The country music world was more than a little surprised by the news of Big Machine Records signing Ray Wylie Hubbard. This, after all, is the label home for mainstream stars Tim McGraw, Rascal Flatts and Sugarland and the former label residence of pop superstar Taylor Swift. Hubbard, in contrast - as 'one of these things is not like the other' - is an original country music outlaw, having famously written Jerry Jeff Walker's hit, "Up Against the Wall, Redneck Mother." What was a roughneck like this grizzled veteran doing on a shiny mainstream label like BMR? Well, if you were expecting Big Machine Records to spiffy Hubbard up for better mainstream consumption, you'd be wrong. Hubbard sounds to have made this album on his own terms, like an actor that was granted the right to be producer and director and also choose all his co-stars.
Every song features a guest or two (hence the "Co-Starring" title), and much of the album is more rock and blues-oriented, rather than strictly country. One song (which also features Pam Tillis' singing), for instance, is even named after a bluesman, "Mississippi John Hurt." However, if you're seeking a wonderfully memorable white trash country song, look no further than "Drink 'Til I See Double," which includes Paula Nelson and Elizabeth Cook's accompanying vocals. The song's chorus includes Hubbard's bleary-eyed prediction: "I'm gonna drink 'till I see double/Then take one of you home." Now that's a country lyric! "Outlaw Blood" links an older outlaw with a newer one, as Ashley McBryde sings with Hubbard on it. McBryde is one tough chick and one of the few modern females that can sound as authentically outlaw as Hubbard.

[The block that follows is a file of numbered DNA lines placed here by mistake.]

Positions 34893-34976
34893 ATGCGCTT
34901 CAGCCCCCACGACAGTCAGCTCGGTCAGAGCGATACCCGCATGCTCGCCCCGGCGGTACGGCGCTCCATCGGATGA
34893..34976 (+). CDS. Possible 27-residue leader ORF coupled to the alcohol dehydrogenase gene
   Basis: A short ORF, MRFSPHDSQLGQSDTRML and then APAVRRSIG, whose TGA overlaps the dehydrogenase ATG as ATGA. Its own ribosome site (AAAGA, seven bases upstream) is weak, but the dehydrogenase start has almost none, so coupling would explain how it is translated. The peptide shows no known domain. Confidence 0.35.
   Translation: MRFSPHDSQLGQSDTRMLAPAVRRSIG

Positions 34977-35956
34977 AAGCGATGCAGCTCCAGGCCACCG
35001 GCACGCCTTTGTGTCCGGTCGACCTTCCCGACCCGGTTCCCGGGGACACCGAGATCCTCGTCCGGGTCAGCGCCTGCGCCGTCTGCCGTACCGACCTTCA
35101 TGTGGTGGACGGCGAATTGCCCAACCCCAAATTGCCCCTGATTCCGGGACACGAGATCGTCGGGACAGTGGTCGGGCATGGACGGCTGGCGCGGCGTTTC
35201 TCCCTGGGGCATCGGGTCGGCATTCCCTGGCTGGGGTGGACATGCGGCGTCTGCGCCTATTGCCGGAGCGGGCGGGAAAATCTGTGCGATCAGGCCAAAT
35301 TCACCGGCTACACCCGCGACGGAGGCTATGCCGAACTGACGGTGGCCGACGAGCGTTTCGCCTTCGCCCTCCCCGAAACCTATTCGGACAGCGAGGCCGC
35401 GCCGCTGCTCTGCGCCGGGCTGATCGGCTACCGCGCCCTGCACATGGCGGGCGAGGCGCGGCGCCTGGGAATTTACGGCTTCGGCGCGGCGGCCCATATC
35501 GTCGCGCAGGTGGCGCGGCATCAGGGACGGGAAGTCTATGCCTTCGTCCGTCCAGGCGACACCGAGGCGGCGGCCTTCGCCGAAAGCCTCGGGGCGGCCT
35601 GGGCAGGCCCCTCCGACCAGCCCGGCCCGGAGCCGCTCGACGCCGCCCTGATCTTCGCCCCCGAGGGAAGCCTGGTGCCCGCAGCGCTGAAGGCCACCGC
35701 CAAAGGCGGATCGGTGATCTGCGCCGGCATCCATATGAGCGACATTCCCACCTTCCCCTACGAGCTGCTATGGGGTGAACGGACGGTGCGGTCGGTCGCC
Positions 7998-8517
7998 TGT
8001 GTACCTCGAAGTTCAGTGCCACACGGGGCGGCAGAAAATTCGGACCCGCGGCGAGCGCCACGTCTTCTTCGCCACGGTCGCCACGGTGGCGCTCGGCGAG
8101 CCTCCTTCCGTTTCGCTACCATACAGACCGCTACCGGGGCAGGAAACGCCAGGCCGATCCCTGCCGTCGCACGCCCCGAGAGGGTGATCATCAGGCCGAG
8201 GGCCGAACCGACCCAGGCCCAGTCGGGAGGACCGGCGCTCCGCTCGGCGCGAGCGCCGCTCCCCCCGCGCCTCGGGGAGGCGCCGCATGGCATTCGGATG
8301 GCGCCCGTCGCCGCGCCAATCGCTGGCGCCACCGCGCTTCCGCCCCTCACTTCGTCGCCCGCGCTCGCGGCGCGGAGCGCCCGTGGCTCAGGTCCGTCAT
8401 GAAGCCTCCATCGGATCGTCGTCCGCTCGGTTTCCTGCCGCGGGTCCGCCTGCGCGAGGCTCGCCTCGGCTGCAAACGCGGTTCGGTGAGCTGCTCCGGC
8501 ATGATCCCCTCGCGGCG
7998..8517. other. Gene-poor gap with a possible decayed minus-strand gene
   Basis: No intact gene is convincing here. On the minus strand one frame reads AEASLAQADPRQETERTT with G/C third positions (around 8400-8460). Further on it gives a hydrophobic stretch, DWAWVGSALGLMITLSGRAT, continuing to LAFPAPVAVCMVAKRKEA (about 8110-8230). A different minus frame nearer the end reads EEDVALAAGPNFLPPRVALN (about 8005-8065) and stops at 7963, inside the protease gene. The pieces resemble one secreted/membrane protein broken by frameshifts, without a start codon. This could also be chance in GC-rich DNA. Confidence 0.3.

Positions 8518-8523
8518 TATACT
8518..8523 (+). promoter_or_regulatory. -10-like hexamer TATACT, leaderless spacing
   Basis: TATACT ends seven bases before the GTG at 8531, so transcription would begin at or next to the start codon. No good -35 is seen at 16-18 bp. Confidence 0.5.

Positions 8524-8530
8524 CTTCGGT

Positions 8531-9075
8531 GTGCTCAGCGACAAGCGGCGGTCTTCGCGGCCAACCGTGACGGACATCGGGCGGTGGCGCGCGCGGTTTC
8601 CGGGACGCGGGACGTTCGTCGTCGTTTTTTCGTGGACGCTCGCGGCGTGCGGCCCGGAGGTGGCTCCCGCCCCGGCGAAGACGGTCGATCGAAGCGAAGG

Hubbard closes with "The Messenger," which is mostly acoustic and slightly orchestrated. Ronnie Dunn and Tillis help Hubbard sing it. The song's message nicely sums up Hubbard's artistic role. It's his mission statement, if you will, to "stand and deliver" the truth. His message may not always be pretty, but it's always sincere and oftentimes funny. Also, in contrast to the album's title, this effort is all about its star.